1. This is a decree-holder's appeal in an execution case. The judgment-debtors objected to the execution on the ground that it was barred by limitation. This objection was overruled by the learned Sub-Judge. On appeal by the judgment-debtors to the lower appellate Court the learned District Judge has given effect to this objection and has dismissed the decree-holder's application for execution as barred by limitation. Hence this second appeal. It appears that the last execution case against the judgment-debtors was disposed of on 3rd September 1929. On 10th January 1931 the judgment-debtors were adjudged insolvent by the Insolvency Court at the instance of the appellant. They thereupon appealed to this Court against the order of adjudication. On 5th July 1933, this Court set. aside the order of adjudication so far as it affected two of them. On 24th October 1933, that is, after the expiry of three years from the date of the disposal of the last execution case, the present application for execution was filed. It is not disputed that if the decree-holder is entitled to deduct the period from 10th January 1931 to 5th July 1933, from the date of disposal of the last execution case to the date of the filing of the present application, under the provisions of Section 78, Clause (2), Provincial Insolvency Act, his application for execution will be in time. The point for determination therefore is whether the provisions of the said section are attracted to the facts of the present case.
2. Section 78, Clause (2) of the Act is in these terms:
Where an order of adjudication has been annulled under this Act, in computing the period of limitation prescribed for any suit or application for the execution of a decree (other than a suit or an application in respect of which the leave of the Court was obtained under Sub-section (2), Section 28) which might have been brought or made but for the making of an order of adjudication under this. Act, the period from the date of the order of adjudication to the date of the order of annulment shall be excluded.
3. The contention of the learned advocate for the respondent is that the expression 'annulled under this Act' means 'annulled under Sections 35, 36, 39 and 43 of the Act' and that it does not contemplate the setting aside of an order of adjudication by the High Court on appeal from the order of adjudication under Section 75 of the Act. The word 'annul' has not been defined in the Act. It means 'to render void in law': see Short Oxford Dictionary, 1933 Edn. It is, however, contended by the learned advocate for the respondents that annulment presupposes a valid order of an adjudication and that where there is no valid order of adjudication, the question of annulment cannot arise. In other words, the contention is that if the order of adjudication was valid at the time when it was made but it is set aside subsequently on certain grounds which came into existence after the order of adjudication, it is a case of annulment, but if the order of adjudication was bad at its inception and was illegal and the application for adjudication is dismissed by the Court of appeal, it is not a case of annulment within the meaning of Section 78, 01. (2) of the Act. The obvious answer to this contention is that Section 35 contemplates also annulment of the order of adjudication on the ground that a debtor ought not to have been adjudged insolvent and that the order of adjudication is invalid at its inception.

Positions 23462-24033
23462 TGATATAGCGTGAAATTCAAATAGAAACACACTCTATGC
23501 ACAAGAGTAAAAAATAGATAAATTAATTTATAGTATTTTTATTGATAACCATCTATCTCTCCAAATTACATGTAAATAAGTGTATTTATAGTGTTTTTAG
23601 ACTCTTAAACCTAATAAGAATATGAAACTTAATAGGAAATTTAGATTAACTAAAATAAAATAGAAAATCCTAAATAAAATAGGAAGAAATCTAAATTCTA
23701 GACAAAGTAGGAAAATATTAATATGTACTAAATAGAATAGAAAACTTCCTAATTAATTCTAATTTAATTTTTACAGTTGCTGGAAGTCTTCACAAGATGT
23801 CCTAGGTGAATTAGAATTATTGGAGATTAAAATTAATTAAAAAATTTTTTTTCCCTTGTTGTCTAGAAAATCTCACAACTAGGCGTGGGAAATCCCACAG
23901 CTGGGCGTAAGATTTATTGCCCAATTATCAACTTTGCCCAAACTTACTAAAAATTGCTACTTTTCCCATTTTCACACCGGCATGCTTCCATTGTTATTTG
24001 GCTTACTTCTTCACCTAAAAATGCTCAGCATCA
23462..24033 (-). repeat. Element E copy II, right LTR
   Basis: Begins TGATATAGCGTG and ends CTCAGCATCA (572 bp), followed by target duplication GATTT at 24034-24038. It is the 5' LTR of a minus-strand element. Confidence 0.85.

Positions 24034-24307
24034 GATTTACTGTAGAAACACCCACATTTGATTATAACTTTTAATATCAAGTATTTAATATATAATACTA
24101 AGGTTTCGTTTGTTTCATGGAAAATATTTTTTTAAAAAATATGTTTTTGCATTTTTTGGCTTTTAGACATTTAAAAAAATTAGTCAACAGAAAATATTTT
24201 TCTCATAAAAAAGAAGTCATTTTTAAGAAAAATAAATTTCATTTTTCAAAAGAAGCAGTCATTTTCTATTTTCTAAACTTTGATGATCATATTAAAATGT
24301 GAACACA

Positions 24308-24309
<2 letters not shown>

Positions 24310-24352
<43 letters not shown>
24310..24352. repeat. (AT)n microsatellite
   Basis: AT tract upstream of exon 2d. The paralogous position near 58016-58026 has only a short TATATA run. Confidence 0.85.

4. It is next urged by the learned advocate for the respondents that the word 'annul' is coupled with the words 'under the Act' and consequently 'annulment under the Act' must refer to the provisions for annulment of the order of adjudication contained under the head 'annulment of order of adjudication' in the Act. Section 43, which also empowers a Court to annul the order of adjudication does not come under this head. The expression 'under the Act' means 'by virtue of the power conferred by the Act.' The Act gives right of appeal to the High Court against the order of adjudication. If the High Court sets aside the order of adjudication by virtue of the power conferred on it under the provisions of the Act, it certainly does so under the Act. So long as the order of adjudication remains in force a creditor cannot proceed in execution without the leave of the Court. We do not see any difference in principle between the setting aside of the order of adjudication in appeal against an order of adjudication and the annulment of the order of adjudication under Sections 35, 36, 39 and 43 of the Act so far as limitation is concerned. The disability of the creditor during the period from the date of the order of adjudication to the date, when the order is rendered void in law, is the same in both cases. We are therefore of opinion that the expression 'annulled under the Act' must render void in law whether by the Court of first instance or by the Court of appeal below by virtue of the powers conferred by the Act.
5. The appellant is therefore entitled to the benefit of Section 78, Clause (2), Provincial Insolvency Act and his application for execution is not barred by limitation. This view is supported by the decision of the Lahore High Court in Amar Singh v. Imperial Bank of India, Jullundur AIR 1933 Lah 953. The result therefore is that this appeal is allowed, the order of the learned District Judge is set aside and that of the learned Subordinate Judge is restored with costs throughout; hearing fee two gold mohurs.